As the S&P 500 crosses the 2,000 mark, unemployment continues to get closer to the six percent level, and the rate of economic growth accelerates, pressure seems to be building for some type of Fed funds rate increase within the next six months.
Continue Reading Below
Regardless if the first hike comes in a month or more than a year from now, the more important question to ask is once initiated how quickly will the rise be and to what level will it top-off?'
Given the Fed's record to date, it's plausible that a hike would be very gradual and stop in the two percent to 2.5 percent range. If this proves to be correct an investor should consider making these moves:
Related Link: Is It Time To Sell Out Of Longer Term Municipal Bonds?
Leave Some Exposure To Long Maturity Bonds
This might seem somewhat counterintuitive, as many times in the past an automatic portfolio move would have been to cut all exposure to long term bonds ahead of rate hike cycle. However, if the final destination' for the rate is two percent to 2.5 percent and it will take a couple years to get there, this allocation is prudent.
While some selective trimming could still make sense, long term rates most likely will be low for a very long time making long bonds preferable over short. In addition, the Fed rate hikes will tend to directly affect short and intermediate bonds more, making these a little more vulnerable on a relative basis to the yield they offer.
Limit Or Trim Exposure To Short/Intermediate Term Bonds
Even though these bonds seldom hurt an investor to any large degree, at this point they most likely offer nominal or even slightly negative returns for the next couple years.
ETFs in this space include iShares 3-7 Year Treasury Fund (NYSE:IEI) and iShares 1-3 Year Credit Fund (NYSE:CSJ). The yields on these bonds are one percent to two percent or less, and once to a two year bond they slip to 0.5 percent per year. These ultra-low current yields (especially in the three year or shorter range) and the likelihood of rising short term rates over the next two years combine to make any material exposure to this section of the bond market unadvisable.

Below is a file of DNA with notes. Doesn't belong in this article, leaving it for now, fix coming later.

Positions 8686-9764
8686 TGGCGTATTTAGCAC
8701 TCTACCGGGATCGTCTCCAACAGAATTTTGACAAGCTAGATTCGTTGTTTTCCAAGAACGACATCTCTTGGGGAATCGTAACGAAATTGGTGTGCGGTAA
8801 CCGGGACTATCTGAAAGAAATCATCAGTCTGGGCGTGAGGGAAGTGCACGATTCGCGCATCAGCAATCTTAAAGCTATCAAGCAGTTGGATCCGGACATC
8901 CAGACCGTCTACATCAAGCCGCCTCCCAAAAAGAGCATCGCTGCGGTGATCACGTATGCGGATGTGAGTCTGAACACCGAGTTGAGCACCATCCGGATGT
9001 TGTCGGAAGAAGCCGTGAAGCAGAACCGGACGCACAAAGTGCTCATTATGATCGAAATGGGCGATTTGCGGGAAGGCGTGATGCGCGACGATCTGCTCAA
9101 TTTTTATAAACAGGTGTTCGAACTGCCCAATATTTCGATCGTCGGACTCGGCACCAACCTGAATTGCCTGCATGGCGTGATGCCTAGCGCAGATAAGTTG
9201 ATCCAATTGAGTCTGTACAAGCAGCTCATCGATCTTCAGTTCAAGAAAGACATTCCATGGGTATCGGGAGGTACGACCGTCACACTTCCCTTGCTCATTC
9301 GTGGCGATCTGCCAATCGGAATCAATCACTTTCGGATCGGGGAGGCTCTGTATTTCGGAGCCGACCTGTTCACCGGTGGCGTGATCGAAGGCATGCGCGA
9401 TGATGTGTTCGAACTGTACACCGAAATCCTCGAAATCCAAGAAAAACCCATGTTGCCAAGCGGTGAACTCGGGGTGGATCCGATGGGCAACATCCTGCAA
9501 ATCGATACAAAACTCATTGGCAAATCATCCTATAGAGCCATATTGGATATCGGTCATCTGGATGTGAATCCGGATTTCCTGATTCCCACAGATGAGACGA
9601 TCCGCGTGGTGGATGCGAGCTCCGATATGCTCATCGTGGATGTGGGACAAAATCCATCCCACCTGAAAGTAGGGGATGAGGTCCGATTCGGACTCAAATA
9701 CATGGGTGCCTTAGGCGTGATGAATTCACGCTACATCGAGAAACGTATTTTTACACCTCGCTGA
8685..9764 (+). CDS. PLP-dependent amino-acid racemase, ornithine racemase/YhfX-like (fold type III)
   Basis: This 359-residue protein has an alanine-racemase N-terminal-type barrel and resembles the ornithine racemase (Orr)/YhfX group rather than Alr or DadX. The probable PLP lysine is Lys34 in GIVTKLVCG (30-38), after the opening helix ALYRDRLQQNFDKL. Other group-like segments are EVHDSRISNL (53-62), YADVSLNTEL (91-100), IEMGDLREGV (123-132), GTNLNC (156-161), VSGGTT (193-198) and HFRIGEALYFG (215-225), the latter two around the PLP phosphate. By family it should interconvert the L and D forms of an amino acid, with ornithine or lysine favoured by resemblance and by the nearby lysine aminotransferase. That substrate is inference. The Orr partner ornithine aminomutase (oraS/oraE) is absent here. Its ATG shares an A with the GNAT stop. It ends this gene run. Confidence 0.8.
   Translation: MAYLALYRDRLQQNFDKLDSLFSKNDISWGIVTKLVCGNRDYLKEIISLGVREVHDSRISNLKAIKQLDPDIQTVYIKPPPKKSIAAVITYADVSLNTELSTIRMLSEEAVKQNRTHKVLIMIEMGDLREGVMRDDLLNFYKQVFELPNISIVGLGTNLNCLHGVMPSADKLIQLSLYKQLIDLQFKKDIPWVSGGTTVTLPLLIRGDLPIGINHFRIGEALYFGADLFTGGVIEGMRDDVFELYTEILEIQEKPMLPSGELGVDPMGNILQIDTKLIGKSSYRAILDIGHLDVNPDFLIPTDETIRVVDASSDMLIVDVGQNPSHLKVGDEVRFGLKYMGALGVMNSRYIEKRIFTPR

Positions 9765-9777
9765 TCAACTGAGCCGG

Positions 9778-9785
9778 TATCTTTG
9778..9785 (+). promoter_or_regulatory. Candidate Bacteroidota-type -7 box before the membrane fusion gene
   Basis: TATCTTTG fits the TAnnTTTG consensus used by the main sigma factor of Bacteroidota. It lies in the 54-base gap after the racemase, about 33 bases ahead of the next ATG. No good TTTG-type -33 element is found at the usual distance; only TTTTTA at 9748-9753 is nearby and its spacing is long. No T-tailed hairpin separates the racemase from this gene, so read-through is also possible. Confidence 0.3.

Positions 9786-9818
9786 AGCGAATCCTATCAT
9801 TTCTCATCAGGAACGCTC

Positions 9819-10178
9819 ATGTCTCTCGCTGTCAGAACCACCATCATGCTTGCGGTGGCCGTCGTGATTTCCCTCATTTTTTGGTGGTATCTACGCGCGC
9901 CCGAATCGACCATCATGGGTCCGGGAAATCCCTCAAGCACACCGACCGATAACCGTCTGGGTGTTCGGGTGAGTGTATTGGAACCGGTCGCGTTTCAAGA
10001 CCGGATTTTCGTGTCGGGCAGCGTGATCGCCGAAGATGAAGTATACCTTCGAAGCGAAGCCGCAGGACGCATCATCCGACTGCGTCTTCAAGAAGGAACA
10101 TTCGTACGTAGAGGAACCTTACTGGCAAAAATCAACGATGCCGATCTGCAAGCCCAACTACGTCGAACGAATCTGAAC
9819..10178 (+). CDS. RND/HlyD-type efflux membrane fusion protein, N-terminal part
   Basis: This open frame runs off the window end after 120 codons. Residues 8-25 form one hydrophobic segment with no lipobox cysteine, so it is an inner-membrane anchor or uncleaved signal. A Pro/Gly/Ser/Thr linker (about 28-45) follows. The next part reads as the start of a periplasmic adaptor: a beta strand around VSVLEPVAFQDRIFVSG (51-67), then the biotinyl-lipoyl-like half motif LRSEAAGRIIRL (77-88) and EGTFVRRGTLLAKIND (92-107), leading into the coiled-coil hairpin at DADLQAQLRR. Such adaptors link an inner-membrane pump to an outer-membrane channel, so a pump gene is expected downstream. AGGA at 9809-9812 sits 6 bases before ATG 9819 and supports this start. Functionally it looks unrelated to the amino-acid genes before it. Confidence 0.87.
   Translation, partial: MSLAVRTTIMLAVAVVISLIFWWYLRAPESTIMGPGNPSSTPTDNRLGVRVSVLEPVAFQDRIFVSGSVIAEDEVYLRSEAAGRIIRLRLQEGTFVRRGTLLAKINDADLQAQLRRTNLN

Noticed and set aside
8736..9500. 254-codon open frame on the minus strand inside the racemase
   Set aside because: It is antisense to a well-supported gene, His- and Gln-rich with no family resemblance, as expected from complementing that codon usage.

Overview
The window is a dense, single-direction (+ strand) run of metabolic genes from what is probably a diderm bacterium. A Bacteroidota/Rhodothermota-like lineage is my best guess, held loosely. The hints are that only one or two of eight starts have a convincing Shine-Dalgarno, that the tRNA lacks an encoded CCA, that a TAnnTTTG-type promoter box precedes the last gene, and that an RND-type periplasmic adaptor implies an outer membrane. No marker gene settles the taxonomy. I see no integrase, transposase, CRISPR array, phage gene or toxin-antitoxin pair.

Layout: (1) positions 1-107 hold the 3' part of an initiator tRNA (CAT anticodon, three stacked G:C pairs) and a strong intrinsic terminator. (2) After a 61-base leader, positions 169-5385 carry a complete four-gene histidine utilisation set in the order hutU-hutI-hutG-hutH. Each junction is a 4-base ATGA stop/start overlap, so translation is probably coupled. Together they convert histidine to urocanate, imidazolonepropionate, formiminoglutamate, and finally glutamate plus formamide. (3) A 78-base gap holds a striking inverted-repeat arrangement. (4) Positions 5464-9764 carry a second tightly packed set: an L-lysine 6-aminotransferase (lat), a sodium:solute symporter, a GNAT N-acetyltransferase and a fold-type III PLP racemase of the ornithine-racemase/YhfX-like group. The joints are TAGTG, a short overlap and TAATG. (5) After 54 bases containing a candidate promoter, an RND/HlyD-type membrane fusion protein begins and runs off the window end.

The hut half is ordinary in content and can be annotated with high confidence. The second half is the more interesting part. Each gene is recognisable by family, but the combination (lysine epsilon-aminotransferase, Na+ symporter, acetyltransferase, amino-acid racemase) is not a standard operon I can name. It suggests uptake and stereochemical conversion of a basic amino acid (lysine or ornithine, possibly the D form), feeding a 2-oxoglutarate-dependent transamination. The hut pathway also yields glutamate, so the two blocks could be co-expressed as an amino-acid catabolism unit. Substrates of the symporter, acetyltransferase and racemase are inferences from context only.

The rising Fed fund rate will tend to affect these bonds more, and that along with paltry current yields will most likely result in near zero returns for the next couple of years. Investors would most likely be better off in long term bonds where the rate increase will have a muted affect and there is more current yield to be had.
Trim Real Estate
Real estate has had a great run in 2014 after a lackluster 2013. The REIT index (represented by Vangaurd's REIT Fund (NYSE:VNQ), is up almost 20 percent! This gain is mostly due to this year's decrease in interest rates. 2013 exposed the real estate sector as particularly vulnerable to interest rate increases.
The combination of historically low current yields (around 3.5 percent), high valuation, and the likelihood of rising interest rates over the next few years makes this asset class particularly exposed. Investors would be wise to trim, take profits, and redeploy elsewhere.
Trim Interest Rate Sensitive Equities; Redeploy To Select Cyclical Sectors And Emerging Markets
Interest rate sensitive stocks like high dividend payers and especially utilities have also run nicely in 2014, and with valuations stretched (especially on the utility shares) investors should consider taking some profits.
Like real estate, these stocks proved sensitive to interest rate rises in 2013, so if interest rates will be rising (making the yields on these investments less attractive) investors should trim before the first hikes. One example for a trim would be Sector SPDR Utility Fund (NYSE:XLU).
Other areas that might be worthy for a deployment of assets would be technology, such as the SPDR Technology Fund (NYSE:XLK) and emerging markets, such as the Vanguard Emerging Market Index Fund (NYSE:VWO).
Eric Mancini is the Director of Investment Research at Traphagen Financial Group (www.tfgllc.com), an independent investment advisory firm located in northern New Jersey.
2014 Benzinga.com. Benzinga does not provide investment advice. All rights reserved.